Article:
Dear DE Reader:
On a guided tour of a company’s facility, I noticed that they were not using their sister division’s equipment that could handle their manufacturing process. When I mentioned that, the tour ended. Frankly, that’s not particularly unusual. What is unusual is when your sister division uses your stuff and it not only does what it’s meant to do, but it helps you innovate and save time and money in more ways than you considered.
That’s the Netflix blurb on “HP Reinvents with 3D Printing Technology,” but there’s way more packed into this nice, tidy, two-page case study than that. This is a good read on a lot of levels.
The plot line’s details are these: Some HP engineers specializing in large-format inkjet printers for print shops had a problem with innovation. Basically, many machines for this niche market segment are made in small, often customized quantities. The machines are a complex design with thousands of moving parts, many that are injection-molded or machined.
But injection molding and machining can make producing low volumes of test parts a cost nightmare. That reality, in turn, slows down the speed and nimbleness of the design process. Probably worst of all, it means the engineer self- (or from above) imposed constraints on what-iffing. No matter how many CAD iterations you do, you can only make a handful of real-world parts to bust or approve.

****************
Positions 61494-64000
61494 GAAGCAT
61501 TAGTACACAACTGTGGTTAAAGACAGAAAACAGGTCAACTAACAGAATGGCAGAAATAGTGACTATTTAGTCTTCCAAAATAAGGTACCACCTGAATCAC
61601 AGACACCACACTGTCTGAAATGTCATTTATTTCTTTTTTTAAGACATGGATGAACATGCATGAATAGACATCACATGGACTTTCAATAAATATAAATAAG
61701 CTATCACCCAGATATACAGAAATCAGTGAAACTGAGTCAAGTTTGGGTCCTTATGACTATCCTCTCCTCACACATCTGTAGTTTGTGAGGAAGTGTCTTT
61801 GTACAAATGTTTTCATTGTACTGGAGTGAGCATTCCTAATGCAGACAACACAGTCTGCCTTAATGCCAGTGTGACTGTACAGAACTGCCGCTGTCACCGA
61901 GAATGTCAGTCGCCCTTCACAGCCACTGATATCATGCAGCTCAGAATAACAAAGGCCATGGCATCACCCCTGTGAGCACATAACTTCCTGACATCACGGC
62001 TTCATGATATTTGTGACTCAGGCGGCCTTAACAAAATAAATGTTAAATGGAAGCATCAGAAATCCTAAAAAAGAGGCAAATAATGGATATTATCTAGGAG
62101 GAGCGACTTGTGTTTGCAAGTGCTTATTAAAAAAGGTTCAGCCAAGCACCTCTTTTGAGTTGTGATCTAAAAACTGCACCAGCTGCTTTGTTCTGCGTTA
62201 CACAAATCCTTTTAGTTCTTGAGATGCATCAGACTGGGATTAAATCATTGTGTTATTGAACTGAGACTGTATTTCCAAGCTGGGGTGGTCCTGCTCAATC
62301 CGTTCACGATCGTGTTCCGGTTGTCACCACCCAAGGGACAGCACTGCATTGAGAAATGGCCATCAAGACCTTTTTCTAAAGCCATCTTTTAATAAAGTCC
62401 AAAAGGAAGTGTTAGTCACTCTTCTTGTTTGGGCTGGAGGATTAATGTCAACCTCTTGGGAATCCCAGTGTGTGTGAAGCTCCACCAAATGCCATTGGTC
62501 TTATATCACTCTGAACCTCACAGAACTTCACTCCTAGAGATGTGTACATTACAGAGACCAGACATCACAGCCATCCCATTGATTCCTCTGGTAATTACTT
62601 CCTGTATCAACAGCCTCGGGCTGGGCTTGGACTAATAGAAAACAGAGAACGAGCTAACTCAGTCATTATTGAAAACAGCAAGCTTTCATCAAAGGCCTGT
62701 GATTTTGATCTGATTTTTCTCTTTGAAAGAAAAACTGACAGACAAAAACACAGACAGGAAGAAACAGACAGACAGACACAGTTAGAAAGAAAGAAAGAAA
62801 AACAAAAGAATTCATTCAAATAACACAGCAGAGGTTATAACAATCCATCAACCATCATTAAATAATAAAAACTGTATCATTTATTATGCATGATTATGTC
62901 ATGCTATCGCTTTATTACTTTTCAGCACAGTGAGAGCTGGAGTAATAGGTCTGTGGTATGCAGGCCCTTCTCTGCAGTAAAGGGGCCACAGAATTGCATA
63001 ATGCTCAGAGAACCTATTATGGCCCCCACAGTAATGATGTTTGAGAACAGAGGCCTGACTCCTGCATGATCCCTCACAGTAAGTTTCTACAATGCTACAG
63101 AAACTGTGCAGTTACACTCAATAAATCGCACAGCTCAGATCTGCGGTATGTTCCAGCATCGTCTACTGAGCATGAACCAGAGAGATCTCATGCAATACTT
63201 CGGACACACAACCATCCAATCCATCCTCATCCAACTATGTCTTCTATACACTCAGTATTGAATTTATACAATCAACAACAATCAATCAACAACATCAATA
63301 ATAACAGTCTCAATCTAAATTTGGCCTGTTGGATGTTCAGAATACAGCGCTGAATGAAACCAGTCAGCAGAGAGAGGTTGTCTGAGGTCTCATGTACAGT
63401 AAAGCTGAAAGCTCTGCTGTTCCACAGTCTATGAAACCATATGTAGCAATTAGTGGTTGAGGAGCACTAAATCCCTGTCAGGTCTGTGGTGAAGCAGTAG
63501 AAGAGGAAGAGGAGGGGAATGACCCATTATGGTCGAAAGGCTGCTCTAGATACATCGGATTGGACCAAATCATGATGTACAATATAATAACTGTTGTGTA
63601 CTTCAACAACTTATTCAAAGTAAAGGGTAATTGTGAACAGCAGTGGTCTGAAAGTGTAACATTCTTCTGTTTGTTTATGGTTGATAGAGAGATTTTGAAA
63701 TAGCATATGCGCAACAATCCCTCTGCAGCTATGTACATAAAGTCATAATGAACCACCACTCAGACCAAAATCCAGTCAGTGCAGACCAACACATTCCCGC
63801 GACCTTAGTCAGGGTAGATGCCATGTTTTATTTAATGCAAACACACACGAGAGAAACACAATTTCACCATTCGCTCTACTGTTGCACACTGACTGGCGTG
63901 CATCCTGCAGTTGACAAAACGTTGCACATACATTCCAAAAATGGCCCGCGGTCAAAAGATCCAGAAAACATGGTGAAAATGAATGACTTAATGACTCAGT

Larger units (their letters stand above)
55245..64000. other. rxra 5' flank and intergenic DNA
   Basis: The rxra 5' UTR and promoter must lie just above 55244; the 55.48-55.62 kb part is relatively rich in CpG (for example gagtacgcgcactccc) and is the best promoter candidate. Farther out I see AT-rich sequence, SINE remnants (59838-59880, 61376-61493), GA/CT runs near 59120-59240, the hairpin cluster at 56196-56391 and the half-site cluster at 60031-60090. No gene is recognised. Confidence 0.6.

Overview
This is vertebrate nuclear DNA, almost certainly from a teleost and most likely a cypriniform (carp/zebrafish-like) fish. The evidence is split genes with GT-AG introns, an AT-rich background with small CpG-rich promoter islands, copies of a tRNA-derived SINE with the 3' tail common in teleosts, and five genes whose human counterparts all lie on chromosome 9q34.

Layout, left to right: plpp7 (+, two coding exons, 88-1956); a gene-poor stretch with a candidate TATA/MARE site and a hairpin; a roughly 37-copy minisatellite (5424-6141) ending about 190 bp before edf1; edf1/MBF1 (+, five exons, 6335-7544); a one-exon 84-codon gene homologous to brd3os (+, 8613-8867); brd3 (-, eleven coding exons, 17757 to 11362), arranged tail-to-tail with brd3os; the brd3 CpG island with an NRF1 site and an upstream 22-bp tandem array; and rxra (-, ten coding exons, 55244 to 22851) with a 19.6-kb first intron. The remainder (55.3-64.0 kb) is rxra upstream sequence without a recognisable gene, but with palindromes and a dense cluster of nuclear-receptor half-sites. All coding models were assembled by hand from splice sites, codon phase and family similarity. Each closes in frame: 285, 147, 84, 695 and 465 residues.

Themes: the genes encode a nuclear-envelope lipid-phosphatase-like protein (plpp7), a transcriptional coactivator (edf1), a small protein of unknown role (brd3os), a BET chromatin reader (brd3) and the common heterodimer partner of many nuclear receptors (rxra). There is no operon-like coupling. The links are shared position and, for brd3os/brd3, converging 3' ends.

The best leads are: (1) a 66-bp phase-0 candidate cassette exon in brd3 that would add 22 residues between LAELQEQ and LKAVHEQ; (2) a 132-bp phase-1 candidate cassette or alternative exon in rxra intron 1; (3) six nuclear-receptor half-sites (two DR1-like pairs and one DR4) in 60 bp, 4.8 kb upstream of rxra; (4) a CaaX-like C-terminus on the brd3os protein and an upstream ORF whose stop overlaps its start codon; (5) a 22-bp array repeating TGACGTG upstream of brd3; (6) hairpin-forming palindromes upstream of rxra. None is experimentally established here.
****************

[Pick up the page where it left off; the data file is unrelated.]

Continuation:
In a Nutshell: HP Reinvents with 3D Printing Technology
- Real-world report on how engineers used 3D printing to improve innovation and reduce costs.
- Explores the application of 3D printing in a complex machine design process.
- Looks at how 3D printing can enable more cost-effective iterations than injection molding or machining.
- Shows how 3D printing can reduce end product manufacturing and supply chain costs.
- Provides metrics on cost and weight savings.
So, what happened was that these engineers got the idea to try out HP’s Multi Jet Fusion 3D printing technology. They could see that some parts in their inkjet printers, even key components, were candidates for 3D printing. But could the technology also help them explore more designs cost-effectively and reduce manufacturing costs?
It did and more. Not only were final parts less expensive and better, but also they were lighter. The latter reduced the weight of shipping products, lowering costs throughout the supply chain. The paper provides some hard numbers on costs savings and weight reductions. It also takes you through the engineers’ thought processes and provides a number of insights from the engineers whose experience it relates.
Today’s Check it Out link lands you on a micro-site with everything you would want to know about HP’s Multi Jet Fusion 3D technology. After reading your copy of “HP Reinvents with 3D Printing Technology,” poke around the micro-site and consider how you might be able to reinvent your process, too.
Thanks, Pal. – Lockwood
Anthony J. Lockwood
Editor at Large, DE